The Seattle P-I's finally gotten smart and brought in some experts to take care of the opinion-page coverage of Rem Koolhaas' early design work on the downtown library. On February 6 -- okay, that was a month ago; I'm playing catch-up -- the P-I ran a piece by Jeffrey Karl Ochsner, chair of UW's Department of Architecture (though the online version of his article credited him as chairing its Department of Agriculture!). Ochsner holds back on judging the exterior, hoping (as I've heard several other architects suggest) that the schematic is a trial balloon, not a fully fleshed-out exterior. Of course, if you followed Frank Gehry's design process for the Experience Music Project, you know that further fleshing out can make a design even weirder than its early, less-formed versions.
Ochsner's great gift in the article is to focus on the pragmatism of the building, how Koolhaas' ideas spring from real needs of the library. Koolhaas' combining of spaces designed for specific uses with open, flexible areas is a brilliant solution to the problem of institutional evolution within built spaces: He's made a building that can learn and change as the institution within it does. Also, Ochsner is smart about the way Koolhaas' ideas of transparency extend from the high-modernist glass box tradition -- just without the box part.
Given that neither daily here has its own staff architecture writer, the opinion pages have been the only section running interesting stuff on Seattle architecture. This reverses the natural order of things, where information would precede opinion. The downside of the current approach is apparent in the waves of letters which appear regularly on the opinion pages, where first-glance reactions and architectural ignorance result in lame calls for an architect skilled at "classic pastiche" (P-I letter to the editor, February 13) to replace Koolhaas. Letter-writers vie with each other to come up with the best reductive slur for the building, including "old typewriter covered with cheesecloth," "some newfangled high-tech cheese grater," and "a storm-drain filter."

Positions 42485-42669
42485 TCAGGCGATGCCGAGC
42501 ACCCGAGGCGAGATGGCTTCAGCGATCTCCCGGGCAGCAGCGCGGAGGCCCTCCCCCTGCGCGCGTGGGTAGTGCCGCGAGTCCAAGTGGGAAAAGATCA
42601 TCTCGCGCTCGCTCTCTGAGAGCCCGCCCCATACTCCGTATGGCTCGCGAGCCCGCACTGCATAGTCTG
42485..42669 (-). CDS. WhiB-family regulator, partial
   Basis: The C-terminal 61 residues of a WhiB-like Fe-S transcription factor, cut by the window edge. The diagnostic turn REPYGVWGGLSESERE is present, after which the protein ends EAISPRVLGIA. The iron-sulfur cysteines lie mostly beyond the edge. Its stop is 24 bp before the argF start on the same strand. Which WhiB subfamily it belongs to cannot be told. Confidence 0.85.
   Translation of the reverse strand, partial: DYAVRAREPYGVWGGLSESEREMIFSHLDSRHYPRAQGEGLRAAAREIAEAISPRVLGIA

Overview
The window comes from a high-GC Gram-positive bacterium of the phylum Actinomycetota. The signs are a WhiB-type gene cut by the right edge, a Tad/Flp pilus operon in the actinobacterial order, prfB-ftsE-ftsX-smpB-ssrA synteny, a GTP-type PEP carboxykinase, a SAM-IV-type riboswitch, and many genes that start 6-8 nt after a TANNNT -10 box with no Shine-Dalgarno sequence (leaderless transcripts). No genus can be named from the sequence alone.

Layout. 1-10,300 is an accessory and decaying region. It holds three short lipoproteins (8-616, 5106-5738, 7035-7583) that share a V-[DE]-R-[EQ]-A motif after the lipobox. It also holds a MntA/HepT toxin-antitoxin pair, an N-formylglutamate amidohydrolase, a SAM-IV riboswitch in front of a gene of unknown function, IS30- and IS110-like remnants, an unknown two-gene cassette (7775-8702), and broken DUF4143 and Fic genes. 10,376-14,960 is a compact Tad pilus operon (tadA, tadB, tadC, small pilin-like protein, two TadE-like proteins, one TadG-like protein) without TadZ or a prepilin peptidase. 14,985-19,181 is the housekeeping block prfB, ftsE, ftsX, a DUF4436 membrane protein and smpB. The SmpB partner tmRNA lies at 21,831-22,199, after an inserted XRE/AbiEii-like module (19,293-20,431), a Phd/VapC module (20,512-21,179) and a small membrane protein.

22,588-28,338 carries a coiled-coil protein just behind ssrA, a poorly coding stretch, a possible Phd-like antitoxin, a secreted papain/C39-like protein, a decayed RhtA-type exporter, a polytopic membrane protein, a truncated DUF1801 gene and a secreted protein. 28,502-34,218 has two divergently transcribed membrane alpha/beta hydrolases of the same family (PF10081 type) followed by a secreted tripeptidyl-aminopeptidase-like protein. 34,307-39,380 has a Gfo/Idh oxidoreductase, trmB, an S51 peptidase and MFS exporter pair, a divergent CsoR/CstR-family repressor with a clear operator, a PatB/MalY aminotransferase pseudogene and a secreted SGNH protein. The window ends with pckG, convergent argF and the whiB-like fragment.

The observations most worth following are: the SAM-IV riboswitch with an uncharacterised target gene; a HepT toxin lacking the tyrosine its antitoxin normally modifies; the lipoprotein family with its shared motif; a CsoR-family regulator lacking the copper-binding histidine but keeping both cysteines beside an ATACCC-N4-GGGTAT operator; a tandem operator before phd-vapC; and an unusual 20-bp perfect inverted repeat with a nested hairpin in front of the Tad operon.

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Their buildings may be sparking controversy, but it's undeniable that Seattle Public Library architect Rem Koolhaas and Experience Music Project architect Frank Gehry have greatly raised the level of local interest in architecture. The latest evidence is Gehry's upcoming Seattle appearance as part of the Seattle Arts and Lectures series. Originally scheduled at SA&L's regular venue, the 2,115-seat 5th Avenue Theatre, the May 15 lecture has been moved to the Opera House, which has around 750 more seats. (Tickets are $18 for the main floor, $15 for the balcony, and available solely through Ticketmaster.)
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The future of the live performance industry may be very similar to the present state of the sports industry. The New York Times reported last Wednesday on the renaming of the venerable Selwyn Theater on 42nd St., which will now be known as the American Airlines Theater. SFX, the huge new entertainment conglomerate which owns most of America's amphitheaters, has already begun selling naming rights to its stable of venues. Locally, we've thus far been spared the indignities of attending concerts or musicals at the Amazon.com Theater, partially because our largest venues -- the Paramount, Moore, and 5th Avenue Theatre -- are owned by small, local companies.
Other sports-like things to watch for: concert promoters owning radio and TV stations (as Barry Ackerley owns both the Sonics and sports radio station KJR). The huge radio and TV station conglomerate Clear Channel Communications recently made a $4.4 billion bid for the aforementioned SFX, which would link venues, promoters, ticket sellers, billboards, and media outlets in a positively unwholesome synergistic relationship. Fortunately, neither company has much of a local presence. We get manipulated primarily by homegrown, local companies.
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